### POWER SPECTRUM P(k)

Adapted from P. Coles, 1999, The Routledge Critical Dictionary of the New Cosmology, Routledge Inc., New York. Reprinted with the author's permission. To order this book click here: http://www.routledge-ny.com/books.cfm?isbn=0415923549

While the Universe may be roughly homogeneous and isotropic on the scale of our horizon, as required by the cosmological principle, the distribution of galaxies in space is decidedly inhomogeneous on scales smaller than this (see large-scale structure). In order to quantify the lumpiness of the matter distribution revealed by redshift surveys and to relate this to models of structure formation, cosmologists employ a variety of statistical tools, the most common of which is called the power spectrum and which is usually given the symbol P(k).

The power spectrum is defined in the mathematical language of Fourier series. The simplest way to define it is to define a fluctuation field (x) at different spatial locations x in terms of the actual density of matter (x) at the position x, and subtract the mean density of matter 0: (x) = ( (x) - 0) / 0

Because this departure from the mean density is divided by the mean density, the resulting is dimensionless; it is usually called the density contrast.

Suppose we consider a part of the Universe contained within a cubic volume V of side L (V = L3). Assuming (for mathematical purposes only) that the Universe outside this cube consists of periodic replications of what is inside, we can expand in a Fourier series representing a superposition of plane waves with different amplitudes: (x) =  (k) exp(ik . x)

The sum is taken over all the waves that fit into the periodic box. These waves have wave-vectors k of the form (kx, ky, kz) = (nx, ny, nz)2 / L, where the nx etc. are integers. The

Fourier coefficients (k) for each mode are complex numbers having both an amplitude and a phase. If instead of the volume V we had chosen a different volume V', we would have found that the same series expansion would be possible but that the co-efficients were a different set of complex numbers. We can imagine repeating this box-shifting idea for a huge number of boxes all around the Universe. It would then be possible to calculate statistical averages over these Fourier coefficients, such as the average squared modulus of (k), which we can write as < (k) * (k) >, where the * denotes a complex conjugate. We can then define the quantity k as < (k) * (k) > = (1 / V)  k2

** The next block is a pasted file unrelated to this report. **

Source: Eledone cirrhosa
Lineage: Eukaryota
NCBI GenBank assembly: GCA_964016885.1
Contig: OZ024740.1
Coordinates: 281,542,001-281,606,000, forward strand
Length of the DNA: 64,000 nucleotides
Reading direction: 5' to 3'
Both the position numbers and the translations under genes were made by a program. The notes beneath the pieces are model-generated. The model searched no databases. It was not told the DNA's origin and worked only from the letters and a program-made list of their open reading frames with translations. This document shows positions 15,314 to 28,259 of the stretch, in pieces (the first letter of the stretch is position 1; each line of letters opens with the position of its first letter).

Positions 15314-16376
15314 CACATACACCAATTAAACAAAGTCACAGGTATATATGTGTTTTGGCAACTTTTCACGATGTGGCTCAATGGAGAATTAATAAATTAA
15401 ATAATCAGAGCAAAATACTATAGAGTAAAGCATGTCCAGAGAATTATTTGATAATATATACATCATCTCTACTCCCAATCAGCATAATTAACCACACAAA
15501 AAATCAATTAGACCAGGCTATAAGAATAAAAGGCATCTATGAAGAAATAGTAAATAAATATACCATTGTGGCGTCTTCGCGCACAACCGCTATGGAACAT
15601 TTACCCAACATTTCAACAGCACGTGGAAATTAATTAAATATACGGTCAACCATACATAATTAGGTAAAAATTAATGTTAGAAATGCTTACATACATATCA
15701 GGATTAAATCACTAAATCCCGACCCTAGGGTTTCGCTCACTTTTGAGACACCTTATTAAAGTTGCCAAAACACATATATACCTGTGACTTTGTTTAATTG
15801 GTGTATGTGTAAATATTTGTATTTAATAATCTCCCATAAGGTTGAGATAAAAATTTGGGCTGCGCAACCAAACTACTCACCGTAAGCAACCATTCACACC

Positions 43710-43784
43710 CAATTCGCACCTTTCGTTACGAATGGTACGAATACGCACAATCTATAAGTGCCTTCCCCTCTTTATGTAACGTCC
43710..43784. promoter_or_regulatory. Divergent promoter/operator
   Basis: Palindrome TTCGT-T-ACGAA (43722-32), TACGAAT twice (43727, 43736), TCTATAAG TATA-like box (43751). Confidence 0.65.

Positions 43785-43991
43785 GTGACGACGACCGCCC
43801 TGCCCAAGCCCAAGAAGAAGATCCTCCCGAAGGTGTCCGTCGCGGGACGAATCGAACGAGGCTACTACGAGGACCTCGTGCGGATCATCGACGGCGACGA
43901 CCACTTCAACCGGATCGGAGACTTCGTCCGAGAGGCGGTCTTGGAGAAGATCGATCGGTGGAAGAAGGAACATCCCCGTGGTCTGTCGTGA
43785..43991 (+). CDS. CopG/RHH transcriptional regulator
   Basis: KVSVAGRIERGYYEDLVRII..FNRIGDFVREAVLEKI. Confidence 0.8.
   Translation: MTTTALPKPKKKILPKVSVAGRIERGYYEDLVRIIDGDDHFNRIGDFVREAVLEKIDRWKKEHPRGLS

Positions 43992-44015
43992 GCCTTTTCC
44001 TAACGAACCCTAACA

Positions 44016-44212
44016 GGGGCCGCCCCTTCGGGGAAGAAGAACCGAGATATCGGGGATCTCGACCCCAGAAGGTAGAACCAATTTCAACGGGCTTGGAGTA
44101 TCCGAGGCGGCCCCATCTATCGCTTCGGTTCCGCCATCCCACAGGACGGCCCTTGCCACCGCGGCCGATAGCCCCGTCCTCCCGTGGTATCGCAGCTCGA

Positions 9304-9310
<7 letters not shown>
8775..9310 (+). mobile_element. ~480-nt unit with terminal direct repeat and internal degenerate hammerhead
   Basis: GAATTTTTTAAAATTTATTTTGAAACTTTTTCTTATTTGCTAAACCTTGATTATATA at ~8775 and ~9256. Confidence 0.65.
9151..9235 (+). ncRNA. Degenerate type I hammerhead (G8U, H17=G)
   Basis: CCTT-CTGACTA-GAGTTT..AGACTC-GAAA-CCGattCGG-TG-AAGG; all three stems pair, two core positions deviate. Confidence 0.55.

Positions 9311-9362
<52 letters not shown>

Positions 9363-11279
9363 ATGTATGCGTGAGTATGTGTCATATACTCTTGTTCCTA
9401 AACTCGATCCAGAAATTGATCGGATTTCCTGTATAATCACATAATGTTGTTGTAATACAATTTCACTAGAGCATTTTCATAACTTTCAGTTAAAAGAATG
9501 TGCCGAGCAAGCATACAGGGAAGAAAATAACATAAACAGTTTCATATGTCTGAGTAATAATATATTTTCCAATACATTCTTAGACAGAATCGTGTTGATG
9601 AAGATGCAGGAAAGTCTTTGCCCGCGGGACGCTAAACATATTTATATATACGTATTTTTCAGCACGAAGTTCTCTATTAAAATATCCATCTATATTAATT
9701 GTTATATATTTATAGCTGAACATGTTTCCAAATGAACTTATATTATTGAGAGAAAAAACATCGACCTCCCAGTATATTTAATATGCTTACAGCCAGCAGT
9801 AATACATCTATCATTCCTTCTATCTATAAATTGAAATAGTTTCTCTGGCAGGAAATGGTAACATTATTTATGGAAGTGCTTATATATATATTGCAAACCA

where the summation is now over all modes, and the average is over all possible boxes with the same volume V. We can interpret k as being a kind of average amplitude for waves with wave-vector k. If the distribution of matter is statistically homogeneous and isotropic, then this average will not depend on the direction of k, just its magnitude k. The final step in this definition is now to let the volume V tend to infinity; the right-hand side of the above equation is then

(1 / V)  k2 = (1 / 2 2) P(k)k2 dk

where P(k) is the power spectrum or, more precisely, the power spectral density function. Despite its rather involved derivation, P(k) is quite simple to visualise: it represents the contribution to the fluctuation field from waves of wavenumber k (and therefore wavelengths = 2 /k). A completely flat power spectrum corresponds to white noise (i.e. equal power at all frequencies), while a power spectrum that is sharply peaked at some particular value of k has a characteristic length scale. A single plane wave has a power spectrum consisting of a single spike.